A series of redolent snapshots and memories that seem to halt time.

Lyrical reflections on the relentless cycle of birth and death by Nashville-based New York Times contributing opinion writer Renkl.

In this unusual and poignant memoir, the author, editor of the online literary journal Chapter 16, alternates in short chapters between her current life as a happily married mother of grown children living in Nashville, Tennessee, and her years growing up in rural Alabama surrounded by a loving extended family. Her narrative metaphor becomes the miraculous order of nature, especially the lives of wild birds she observes from her home office as they devote their brief lives to making nests for and feeding the young only to be, in many cases, fodder for larger prey that must nourish their own fledglings. Renkl’s mother, Olivia, was born in lower Alabama in 1931; married a Catholic man—“my grandfather had never laid eyes on a Catholic before he met his future son-in-law”—and gave birth to the author in 1961. Renkl was so anticipated and adored by the family that in pictures, “they are looking at me as if I were the sun, as if they had been cold every day of their lives until now.” As a child, the author remembers her mother often despondent, stricken by postpartum depression. The family moved to Birmingham in 1968, during the turbulent civil rights era, yet Renkl was sheltered from the greater troubles within the bosom of her family. In 1984, the author attempted a semester of graduate school in Philadelphia, but she was so traumatized by the noise and dislocation that she quickly returned to the South and attended school in South Carolina. Renkl describes the deaths of many of her elders (and her sometimes-onerous role as their late-life caretaker), but the strength of her narrative is in the descriptions of nature in all its glory and cruelty; she vividly captures “the splendor of decay.” Interspersed with the chapters are appealing nature illustrations by the author’s brother.

A series of redolent snapshots and memories that seem to halt time.

Pub Date: July 9, 2019

ISBN: 978-1-57131-378-2

Page Count: 248

Publisher: Milkweed

Review Posted Online: April 27, 2019

Kirkus Reviews Issue: May 15, 2019


The author's youthfulness helps to assure the inevitable comparison with the Anne Frank diary although over and above the...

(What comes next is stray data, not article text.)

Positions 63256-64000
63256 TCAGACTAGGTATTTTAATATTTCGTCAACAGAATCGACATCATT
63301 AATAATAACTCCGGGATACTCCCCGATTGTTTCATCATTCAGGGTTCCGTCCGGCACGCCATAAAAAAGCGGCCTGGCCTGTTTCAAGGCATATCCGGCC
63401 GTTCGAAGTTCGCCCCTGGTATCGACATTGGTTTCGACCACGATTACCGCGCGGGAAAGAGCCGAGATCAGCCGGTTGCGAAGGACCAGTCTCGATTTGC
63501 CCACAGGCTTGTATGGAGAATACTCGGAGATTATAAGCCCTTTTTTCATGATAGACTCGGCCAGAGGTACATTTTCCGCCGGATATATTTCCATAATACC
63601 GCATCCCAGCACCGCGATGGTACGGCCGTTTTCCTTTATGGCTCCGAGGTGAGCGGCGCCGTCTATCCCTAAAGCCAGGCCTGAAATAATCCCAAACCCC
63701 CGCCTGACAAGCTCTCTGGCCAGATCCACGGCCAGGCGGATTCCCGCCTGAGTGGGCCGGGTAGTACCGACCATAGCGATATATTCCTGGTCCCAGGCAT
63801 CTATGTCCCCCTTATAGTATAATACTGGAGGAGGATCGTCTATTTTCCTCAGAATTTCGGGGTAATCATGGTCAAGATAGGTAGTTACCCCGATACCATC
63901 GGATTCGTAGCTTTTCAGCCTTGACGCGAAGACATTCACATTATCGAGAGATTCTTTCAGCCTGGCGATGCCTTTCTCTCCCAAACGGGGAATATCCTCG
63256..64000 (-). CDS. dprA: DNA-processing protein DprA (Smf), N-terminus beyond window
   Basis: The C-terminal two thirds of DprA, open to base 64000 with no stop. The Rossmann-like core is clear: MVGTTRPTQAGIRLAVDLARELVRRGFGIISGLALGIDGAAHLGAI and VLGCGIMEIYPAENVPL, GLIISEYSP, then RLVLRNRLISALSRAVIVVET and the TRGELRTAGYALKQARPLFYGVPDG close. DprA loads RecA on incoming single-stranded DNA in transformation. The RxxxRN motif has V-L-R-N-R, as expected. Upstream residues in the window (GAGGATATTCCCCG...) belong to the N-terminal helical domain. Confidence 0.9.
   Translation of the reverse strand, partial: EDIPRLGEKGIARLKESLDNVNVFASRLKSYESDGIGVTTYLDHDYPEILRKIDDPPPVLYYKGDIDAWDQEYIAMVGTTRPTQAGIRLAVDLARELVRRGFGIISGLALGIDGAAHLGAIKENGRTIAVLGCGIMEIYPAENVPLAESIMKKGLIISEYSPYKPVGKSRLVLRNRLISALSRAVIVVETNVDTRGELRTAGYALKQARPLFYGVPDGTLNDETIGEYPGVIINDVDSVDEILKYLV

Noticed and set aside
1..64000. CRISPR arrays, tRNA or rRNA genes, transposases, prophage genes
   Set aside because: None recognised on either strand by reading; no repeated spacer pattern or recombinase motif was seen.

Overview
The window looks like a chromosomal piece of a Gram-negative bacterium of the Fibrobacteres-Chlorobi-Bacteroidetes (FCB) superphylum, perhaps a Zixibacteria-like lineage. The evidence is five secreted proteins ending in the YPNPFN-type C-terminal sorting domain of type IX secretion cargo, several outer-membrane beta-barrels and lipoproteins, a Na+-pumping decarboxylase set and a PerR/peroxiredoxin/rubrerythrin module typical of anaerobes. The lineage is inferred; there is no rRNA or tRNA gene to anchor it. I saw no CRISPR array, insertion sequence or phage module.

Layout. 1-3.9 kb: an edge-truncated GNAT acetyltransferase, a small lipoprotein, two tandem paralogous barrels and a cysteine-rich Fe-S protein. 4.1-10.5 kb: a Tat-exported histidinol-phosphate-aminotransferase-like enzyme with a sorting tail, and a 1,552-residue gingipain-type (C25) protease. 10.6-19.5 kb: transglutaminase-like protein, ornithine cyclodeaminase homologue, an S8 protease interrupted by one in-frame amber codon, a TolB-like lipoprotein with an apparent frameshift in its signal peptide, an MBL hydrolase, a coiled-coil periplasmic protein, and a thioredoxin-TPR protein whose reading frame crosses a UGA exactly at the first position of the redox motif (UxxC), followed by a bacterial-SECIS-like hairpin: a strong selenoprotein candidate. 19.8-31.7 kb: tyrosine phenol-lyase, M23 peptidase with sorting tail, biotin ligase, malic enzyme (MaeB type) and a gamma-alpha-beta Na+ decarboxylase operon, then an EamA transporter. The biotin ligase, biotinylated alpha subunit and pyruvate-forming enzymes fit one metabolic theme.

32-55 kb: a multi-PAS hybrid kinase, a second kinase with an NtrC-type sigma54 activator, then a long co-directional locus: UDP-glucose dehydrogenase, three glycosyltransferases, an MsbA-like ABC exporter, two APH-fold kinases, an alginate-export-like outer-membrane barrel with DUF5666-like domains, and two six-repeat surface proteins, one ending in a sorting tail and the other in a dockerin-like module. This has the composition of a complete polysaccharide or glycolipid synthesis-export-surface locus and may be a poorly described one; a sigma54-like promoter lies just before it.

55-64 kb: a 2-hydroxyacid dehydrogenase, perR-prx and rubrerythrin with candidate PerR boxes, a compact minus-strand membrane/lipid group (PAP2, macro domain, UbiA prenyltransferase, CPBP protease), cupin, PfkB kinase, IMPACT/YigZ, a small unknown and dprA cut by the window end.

Elie Wiesel spent his early years in a small Transylvanian town as one of four children. 

He was the only one of the family to survive what Francois Maurois, in his introduction, calls the "human holocaust" of the persecution of the Jews, which began with the restrictions, the singularization of the yellow star, the enclosure within the ghetto, and went on to the mass deportations to the ovens of Auschwitz and Buchenwald. There are unforgettable and horrifying scenes here in this spare and sombre memoir of this experience of the hanging of a child, of his first farewell with his father who leaves him an inheritance of a knife and a spoon, and of his last goodbye at Buchenwald his father's corpse is already cold let alone the long months of survival under unconscionable conditions. 

The author's youthfulness helps to assure the inevitable comparison with the Anne Frank diary although over and above the sphere of suffering shared, and in this case extended to the death march itself, there is no spiritual or emotional legacy here to offset any reader reluctance.

Pub Date: Jan. 16, 2006

ISBN: 0374500010

Page Count: 120

Publisher: Hill & Wang

Review Posted Online: Oct. 7, 2011

Kirkus Reviews Issue: Jan. 15, 2006



Well-told and admonitory.

Young-rags-to-mature-riches memoir by broker and motivational speaker Gardner.

Born and raised in the Milwaukee ghetto, the author pulled himself up from considerable disadvantage. He was fatherless, and his adored mother wasn’t always around; once, as a child, he spied her at a family funeral accompanied by a prison guard. When beautiful, evanescent Moms was there, Chris also had to deal with Freddie “I ain’t your goddamn daddy!” Triplett, one of the meanest stepfathers in recent literature. Chris did “the dozens” with the homies, boosted a bit and in the course of youthful adventure was raped. His heroes were Miles Davis, James Brown and Muhammad Ali. Meanwhile, at the behest of Moms, he developed a fondness for reading. He joined the Navy and became a medic (preparing badass Marines for proctology), and a proficient lab technician. Moving up in San Francisco, married and then divorced, he sold medical supplies. He was recruited as a trainee at Dean Witter just around the time he became a homeless single father. All his belongings in a shopping cart, Gardner sometimes slept with his young son at the office (apparently undiscovered by the night cleaning crew). The two also frequently bedded down in a public restroom. After Gardner’s talents were finally appreciated by the firm of Bear Stearns, his American Dream became real. He got the cool duds, hot car and fine ladies so coveted from afar back in the day. He even had a meeting with Nelson Mandela. Through it all, he remained a prideful parent. His own no-daddy blues are gone now.

Well-told and admonitory.

Pub Date: June 1, 2006

ISBN: 0-06-074486-3

Page Count: 320

Publisher: Amistad/HarperCollins

Review Posted Online: May 19, 2010

Kirkus Reviews Issue: March 15, 2006

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